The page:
Every organization, secular and religious, is encouraged to engage in strategic planning. A Mission Statement tells us what we want to accomplish. A strategic plan marshals concrete ways to get there, incorporating the organization's vision and values.

Most strategic plans went out the window in March of this year. Next to no one was planning to be dealing with a pandemic. In February, most of us thought switching to elbow bumps was a sufficient response to the threat.

This doesn't mean strategic thinking is pointless. But it does mean it has limitations. In the church, we have access to a tool with NO limitations. The second lesson in today's Daily Office readings reminds us:

"Likewise the Spirit helps us in our weakness; for we do not know how to pray as we ought, but that very Spirit intercedes with sighs too deep for words." Romans 8:26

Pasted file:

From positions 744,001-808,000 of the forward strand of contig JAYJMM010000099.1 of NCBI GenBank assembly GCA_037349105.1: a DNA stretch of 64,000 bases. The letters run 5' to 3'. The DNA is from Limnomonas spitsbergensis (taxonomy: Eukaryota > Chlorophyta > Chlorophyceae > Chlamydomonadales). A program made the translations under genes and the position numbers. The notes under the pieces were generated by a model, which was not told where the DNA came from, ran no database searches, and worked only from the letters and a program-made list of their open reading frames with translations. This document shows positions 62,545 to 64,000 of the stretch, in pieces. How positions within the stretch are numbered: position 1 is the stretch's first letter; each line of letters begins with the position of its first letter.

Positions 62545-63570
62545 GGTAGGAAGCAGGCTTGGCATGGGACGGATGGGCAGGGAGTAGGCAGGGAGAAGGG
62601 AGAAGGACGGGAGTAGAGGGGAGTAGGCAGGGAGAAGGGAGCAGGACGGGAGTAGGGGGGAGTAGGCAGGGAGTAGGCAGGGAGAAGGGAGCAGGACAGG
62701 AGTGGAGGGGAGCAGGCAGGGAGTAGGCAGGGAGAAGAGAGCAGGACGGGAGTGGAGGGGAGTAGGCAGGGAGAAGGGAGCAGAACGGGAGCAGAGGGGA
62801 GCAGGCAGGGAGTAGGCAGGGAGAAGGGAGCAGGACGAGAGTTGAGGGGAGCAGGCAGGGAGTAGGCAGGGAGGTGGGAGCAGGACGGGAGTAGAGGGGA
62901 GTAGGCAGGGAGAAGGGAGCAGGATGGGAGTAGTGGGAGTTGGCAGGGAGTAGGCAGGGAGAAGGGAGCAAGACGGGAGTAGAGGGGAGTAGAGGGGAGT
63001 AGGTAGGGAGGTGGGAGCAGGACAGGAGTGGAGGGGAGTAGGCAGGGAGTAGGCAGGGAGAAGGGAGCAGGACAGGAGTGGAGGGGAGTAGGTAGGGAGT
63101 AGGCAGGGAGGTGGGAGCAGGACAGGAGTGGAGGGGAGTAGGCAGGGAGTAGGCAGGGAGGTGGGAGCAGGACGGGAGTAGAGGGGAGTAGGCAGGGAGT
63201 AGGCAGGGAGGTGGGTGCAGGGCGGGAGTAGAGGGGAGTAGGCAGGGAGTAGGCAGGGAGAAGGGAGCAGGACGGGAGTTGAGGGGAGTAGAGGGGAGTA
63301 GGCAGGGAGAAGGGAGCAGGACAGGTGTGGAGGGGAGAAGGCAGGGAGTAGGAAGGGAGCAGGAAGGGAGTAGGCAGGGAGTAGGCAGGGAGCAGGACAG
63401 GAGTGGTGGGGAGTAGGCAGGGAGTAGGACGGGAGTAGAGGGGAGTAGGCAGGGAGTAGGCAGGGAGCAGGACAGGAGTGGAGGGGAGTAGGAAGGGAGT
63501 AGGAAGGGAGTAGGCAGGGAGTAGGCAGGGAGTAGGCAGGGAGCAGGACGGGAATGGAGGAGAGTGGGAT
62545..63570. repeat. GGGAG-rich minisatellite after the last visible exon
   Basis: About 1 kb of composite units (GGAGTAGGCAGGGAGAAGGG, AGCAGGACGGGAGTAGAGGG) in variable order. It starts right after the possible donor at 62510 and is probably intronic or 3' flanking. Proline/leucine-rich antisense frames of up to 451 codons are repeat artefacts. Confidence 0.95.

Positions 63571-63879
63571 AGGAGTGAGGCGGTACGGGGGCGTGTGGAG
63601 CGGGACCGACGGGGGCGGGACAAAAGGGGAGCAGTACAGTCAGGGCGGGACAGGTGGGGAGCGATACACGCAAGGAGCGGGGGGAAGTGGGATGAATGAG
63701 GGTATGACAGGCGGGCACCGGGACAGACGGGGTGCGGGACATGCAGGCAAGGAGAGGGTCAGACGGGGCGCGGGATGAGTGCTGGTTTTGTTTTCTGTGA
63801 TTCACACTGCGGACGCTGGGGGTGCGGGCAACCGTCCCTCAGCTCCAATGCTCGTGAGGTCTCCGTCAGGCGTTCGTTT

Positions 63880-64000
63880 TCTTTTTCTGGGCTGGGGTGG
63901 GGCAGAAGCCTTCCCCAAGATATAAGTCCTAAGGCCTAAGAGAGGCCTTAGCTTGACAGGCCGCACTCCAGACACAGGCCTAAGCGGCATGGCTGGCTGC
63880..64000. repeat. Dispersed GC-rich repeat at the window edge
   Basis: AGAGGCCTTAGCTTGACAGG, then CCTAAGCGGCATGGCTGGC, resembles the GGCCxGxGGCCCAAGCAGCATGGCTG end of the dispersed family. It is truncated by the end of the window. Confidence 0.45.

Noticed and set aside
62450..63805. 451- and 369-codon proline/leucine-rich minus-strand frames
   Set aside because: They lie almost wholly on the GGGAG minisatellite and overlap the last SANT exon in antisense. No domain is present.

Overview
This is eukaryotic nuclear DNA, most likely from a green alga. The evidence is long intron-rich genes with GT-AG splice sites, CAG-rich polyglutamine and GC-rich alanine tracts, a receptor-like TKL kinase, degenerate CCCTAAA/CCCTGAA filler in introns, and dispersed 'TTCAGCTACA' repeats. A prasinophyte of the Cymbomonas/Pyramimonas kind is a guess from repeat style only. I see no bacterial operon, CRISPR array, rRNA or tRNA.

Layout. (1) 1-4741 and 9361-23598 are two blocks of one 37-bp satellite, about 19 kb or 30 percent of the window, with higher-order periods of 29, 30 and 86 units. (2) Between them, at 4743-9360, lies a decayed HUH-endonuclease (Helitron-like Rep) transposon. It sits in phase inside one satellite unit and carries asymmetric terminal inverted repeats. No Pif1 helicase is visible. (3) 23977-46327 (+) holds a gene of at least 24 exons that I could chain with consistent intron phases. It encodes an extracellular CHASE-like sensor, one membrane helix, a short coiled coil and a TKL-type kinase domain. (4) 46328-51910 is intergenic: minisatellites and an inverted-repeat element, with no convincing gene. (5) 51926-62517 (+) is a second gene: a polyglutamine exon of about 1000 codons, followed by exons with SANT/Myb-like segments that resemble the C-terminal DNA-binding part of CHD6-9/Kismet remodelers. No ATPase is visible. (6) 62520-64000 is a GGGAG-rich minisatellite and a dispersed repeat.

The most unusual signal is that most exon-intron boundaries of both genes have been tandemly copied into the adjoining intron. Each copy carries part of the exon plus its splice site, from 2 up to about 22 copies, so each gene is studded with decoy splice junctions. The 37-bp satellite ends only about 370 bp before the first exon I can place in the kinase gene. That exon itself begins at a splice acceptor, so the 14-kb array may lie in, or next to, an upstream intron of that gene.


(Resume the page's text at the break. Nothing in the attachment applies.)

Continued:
We have the services of a guide who doesn't suffer the limitations of our mortal vision. And "infinitely more than we can desire or imagine" is possible (Ephesians 3:20) when we lean into that guidance. How does that happen? It happens through constant prayer and attentiveness to the signs God sends in reply.

Keeping the company of other disciples helps us to sort out possible signs. While we do this in our parish, some seek an even more comprehensive community of support. The saint we honor today, Eva Lee Matthews, founded one of the religious orders in the Episcopal Church. To learn more about such orders, click  here.

Pastor Kathleen Kelly,  
Interim Rector  

Who says religious life is no fun!
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